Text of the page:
Federal Reserve chairwoman Janet Yellen testified at a Committee On Banking, Housing, And Urban Affairs hearing and explained why the unemployment rate fell in May.
"The unemployment rate fell to 4.7 percent in May, but that decline mainly occurred because fewer people reported that they were actively seeking work," Yellen said Tuesday morning. "A broader measure of labor market slack that includes workers marginally attached to the workforce and those working part-time who would prefer full-time work was unchanged in May and remains above its level prior to the recession."
Yellen said Tuesday that the US economy faces a number of uncertainties that require the Fed to proceed cautiously in raising interest rates.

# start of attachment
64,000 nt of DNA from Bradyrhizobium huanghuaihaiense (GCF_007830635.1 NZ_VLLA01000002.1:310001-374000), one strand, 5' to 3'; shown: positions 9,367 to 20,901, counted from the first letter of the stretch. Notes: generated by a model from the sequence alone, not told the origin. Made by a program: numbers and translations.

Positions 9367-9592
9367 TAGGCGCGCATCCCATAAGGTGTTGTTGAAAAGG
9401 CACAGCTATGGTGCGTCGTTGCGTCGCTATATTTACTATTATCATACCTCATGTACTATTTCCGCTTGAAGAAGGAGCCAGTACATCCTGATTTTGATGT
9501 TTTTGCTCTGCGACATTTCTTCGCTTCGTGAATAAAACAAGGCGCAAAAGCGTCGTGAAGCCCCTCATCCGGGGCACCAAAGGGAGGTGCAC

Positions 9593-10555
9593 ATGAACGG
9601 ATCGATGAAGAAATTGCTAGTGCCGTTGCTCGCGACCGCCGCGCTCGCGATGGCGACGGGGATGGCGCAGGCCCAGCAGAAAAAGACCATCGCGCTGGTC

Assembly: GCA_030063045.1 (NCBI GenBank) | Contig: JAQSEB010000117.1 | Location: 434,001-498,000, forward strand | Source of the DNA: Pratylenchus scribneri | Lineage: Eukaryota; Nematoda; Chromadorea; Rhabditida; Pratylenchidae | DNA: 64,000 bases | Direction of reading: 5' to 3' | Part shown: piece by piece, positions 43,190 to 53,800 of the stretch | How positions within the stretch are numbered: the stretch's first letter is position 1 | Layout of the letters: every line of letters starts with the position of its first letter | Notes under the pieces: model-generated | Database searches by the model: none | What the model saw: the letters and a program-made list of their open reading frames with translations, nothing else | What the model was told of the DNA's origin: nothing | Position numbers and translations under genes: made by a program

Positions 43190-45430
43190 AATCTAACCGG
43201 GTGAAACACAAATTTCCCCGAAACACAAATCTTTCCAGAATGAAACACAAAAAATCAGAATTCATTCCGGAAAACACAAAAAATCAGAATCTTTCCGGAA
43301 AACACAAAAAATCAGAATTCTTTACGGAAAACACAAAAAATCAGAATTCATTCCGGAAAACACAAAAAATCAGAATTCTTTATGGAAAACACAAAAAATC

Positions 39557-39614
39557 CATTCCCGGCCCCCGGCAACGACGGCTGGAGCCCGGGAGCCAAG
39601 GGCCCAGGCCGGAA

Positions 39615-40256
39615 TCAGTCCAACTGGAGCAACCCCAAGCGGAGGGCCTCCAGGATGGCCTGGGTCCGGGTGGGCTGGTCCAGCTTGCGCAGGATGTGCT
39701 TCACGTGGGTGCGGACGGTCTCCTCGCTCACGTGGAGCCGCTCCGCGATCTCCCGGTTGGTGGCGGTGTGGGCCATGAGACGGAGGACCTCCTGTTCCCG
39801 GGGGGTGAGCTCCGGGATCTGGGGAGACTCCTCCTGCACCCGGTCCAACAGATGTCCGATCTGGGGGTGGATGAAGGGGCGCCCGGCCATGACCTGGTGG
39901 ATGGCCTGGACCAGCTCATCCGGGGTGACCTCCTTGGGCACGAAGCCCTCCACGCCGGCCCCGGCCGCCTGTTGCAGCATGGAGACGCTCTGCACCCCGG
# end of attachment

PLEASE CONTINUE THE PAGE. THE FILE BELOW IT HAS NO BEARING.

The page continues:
"The federal funds rate is likely to remain for some time below the levels that are expected to prevail in the longer run because of headwinds which include restraint on U.S. economic activity from economic and financial developments abroad, subdued household formation and meager productivity group mean that the interest rate needed to keep the economy operating near its potential is low by historical standards," Yellen said.